Lord Rooker: There was no commitment made at St Andrews to introduce legislation relating to Ulster Scots; consultation on whether Ulster Scots should be included in the Irish language legislation was therefore not considered appropriate.
Punitive house demolitionsthe demolition of the homes of the families of suicide bombers and militantswere suspended on 17 February 2005. However, due to Israeli restrictions on the granting of housing permits to Palestinians in Jerusalem, Palestinians often build houses without obtaining permits. These homes are then demolished and heavy fines imposed. We are concerned about Israel's policy of house demolitions, especially in east Jerusalem, which leaves hundreds of Palestinians homeless each year and threatens to change the nature of some areas of the city. We have repeatedly raised our concerns with the Israeli authorities.
Further to the Written Answer by Lord McKenzie of Luton on 29 March (HL2934), how many (a) national insurance contributions and (b) benefit payments were made during 2006 in respect of the approximately 76 million national insurance numbers held on the customer information system of the Department for Work and Pensions. [HL3131]
How many of the 76,719,264 national insurance numbers currently held by the Department for Work and Pensions customer information system are those of deceased persons; what is their policy on retaining national insurance numbers of deceased persons; and what arrangements there are for the registrar-general to notify the department of deaths. [HL3359]
At present, national insurance numbers are not removed if someone dies. This is because a partner may make a claim for a contributory benefit, which is dependent on the contribution record of the deceased individual. This means that the number of accounts held on the system accrues as national insurance numbers are allocated each year.
The DWP receives notifications of death from the Office for National Statistics (ONS) for England and Wales, the general-registrar (Scotland) and the general-registrar (Northern Ireland) on a weekly basis. Dates of death are also received from next of kin in advance of notifications from registrars, particularly where social security benefits are in payment.
How many potential recruits have been rejected on the grounds of religion since the creation of the Police Service of Northern Ireland; and what is that number as a percentage of the total recruited. [HL3065]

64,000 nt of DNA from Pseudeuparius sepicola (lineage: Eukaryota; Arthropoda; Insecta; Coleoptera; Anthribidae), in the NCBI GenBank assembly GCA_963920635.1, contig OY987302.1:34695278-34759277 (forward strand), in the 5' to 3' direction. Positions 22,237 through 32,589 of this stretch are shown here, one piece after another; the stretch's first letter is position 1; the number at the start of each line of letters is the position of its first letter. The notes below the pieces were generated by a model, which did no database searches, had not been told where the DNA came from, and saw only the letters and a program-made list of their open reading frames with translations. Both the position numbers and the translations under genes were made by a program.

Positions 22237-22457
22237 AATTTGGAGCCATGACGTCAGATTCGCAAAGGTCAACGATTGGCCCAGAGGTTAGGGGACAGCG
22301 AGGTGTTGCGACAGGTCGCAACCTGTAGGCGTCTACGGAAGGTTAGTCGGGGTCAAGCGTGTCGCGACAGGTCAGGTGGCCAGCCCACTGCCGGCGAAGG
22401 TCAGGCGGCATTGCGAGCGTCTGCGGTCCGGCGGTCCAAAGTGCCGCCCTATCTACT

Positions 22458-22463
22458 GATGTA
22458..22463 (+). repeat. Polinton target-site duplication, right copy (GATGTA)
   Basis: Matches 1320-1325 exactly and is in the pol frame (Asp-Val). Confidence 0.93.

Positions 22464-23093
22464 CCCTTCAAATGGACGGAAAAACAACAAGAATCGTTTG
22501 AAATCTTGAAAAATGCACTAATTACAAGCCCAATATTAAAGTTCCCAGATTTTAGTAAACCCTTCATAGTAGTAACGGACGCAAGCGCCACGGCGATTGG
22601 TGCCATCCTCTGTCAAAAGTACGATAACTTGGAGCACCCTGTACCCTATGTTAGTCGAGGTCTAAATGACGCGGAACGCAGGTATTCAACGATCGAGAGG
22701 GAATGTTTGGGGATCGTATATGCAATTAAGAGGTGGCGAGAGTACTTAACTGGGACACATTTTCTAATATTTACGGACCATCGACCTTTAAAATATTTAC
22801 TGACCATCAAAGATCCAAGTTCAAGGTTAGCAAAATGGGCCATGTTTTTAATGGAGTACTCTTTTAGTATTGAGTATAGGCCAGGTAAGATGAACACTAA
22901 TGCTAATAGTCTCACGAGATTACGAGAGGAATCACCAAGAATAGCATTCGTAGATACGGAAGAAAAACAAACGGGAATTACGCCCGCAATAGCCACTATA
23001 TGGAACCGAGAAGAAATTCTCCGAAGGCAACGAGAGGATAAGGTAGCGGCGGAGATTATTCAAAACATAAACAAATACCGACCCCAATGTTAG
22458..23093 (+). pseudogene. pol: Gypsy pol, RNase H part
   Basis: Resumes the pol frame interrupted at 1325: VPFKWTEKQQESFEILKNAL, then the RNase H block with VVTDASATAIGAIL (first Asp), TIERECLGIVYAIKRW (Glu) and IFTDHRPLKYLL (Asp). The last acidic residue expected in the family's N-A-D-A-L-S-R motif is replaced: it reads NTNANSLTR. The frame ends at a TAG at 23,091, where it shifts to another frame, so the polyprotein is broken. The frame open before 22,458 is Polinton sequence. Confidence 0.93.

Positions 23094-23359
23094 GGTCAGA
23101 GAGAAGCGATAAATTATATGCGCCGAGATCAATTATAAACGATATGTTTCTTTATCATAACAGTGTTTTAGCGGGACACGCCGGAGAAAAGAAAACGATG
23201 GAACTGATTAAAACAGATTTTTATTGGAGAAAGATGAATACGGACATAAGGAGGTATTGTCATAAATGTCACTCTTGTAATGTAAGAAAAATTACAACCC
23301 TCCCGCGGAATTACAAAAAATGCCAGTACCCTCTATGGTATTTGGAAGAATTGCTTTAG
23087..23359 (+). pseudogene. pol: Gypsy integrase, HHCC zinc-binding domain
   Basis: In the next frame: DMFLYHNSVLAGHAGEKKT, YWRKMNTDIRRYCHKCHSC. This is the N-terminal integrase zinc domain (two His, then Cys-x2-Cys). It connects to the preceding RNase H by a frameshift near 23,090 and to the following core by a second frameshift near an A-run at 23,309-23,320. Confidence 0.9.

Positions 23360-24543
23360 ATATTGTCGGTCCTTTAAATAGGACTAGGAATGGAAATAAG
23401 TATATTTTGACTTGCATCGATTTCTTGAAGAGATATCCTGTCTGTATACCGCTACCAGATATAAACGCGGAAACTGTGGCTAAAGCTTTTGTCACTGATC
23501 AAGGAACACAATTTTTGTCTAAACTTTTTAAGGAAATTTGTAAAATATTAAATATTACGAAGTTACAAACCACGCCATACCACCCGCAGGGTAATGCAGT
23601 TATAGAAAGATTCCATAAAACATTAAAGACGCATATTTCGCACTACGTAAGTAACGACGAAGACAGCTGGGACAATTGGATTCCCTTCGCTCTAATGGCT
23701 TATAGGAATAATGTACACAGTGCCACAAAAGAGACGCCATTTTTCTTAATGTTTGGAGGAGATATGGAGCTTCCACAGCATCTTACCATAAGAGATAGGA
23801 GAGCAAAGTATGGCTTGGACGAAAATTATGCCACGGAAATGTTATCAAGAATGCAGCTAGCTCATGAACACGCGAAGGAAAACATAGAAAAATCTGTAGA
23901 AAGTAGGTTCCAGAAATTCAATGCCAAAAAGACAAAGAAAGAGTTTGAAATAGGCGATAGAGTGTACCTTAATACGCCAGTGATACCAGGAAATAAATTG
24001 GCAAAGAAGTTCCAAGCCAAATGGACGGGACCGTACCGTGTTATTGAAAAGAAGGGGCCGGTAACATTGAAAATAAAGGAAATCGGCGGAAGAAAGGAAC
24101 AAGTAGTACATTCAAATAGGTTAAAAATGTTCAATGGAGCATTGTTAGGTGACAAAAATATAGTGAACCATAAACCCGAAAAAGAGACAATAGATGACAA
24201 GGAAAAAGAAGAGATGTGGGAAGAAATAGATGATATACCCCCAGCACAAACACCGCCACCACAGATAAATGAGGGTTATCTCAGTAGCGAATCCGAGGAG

The number of non-Catholic recruits that are expected to be rejected as a result of the 50:50 provisions is 708. This figure is a projection based on the likely number of appointments to be made from each recruitment exercise up to and including the Campaign 11.
How many non-geographic telephone numbers are in use by the Department for Transport and its agencies; what services can be accessed by calling each of them; and what revenue has been received from them between September 2004 and September 2006. [HL3301]
|Number of Non-geographic telephone numbers||Services accessed from each||Revenue received between Sept 2004 and Sept 2006||Comments|
Whether they will make representations to the Government of Vietnam about the recommendations made by the Observatory for the Protection of Human Rights Defenders, in its report Vietnam: Twelve Human Rights Defenders Have the Floor. [HL3414]
The Parliamentary Under-Secretary of State, Foreign and Commonwealth Office (Lord Triesman): We, with our EU partners, regularly raise human rights issues with the Vietnamese Government. The biannual EU-Vietnam Human Rights Dialogue, which was established in 2003, is the main forum for raising our concerns. The most recent dialogue was held on 20 December 2006.
The EU and other like-minded partners have lobbied the Vietnamese focusing on the recent actions against dissident groups and individual political activists in Vietnam on three separate occasions since the beginning of March.
|Next Section||Back to Table of Contents||Lords Hansard Home Page|